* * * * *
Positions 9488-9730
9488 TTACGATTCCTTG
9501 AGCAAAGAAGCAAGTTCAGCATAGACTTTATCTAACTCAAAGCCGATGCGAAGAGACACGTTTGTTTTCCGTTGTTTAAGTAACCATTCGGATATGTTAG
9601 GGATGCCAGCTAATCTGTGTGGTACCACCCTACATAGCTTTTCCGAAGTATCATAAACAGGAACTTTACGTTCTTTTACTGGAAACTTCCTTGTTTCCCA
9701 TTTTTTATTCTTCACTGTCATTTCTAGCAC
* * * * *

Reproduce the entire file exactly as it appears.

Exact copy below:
Positions 9488-9730
9488 TTACGATTCCTTG
9501 AGCAAAGAAGCAAGTTCAGCATAGACTTTATCTAACTCAAAGCCGATGCGAAGAGACACGTTTGTTTTCCGTTGTTTAAGTAACCATTCGGATATGTTAG
9601 GGATGCCAGCTAATCTGTGTGGTACCACCCTACATAGCTTTTCCGAAGTATCATAAACAGGAACTTTACGTTCTTTTACTGGAAACTTCCTTGTTTCCCA
9701 TTTTTTATTCTTCACTGTCATTTCTAGCAC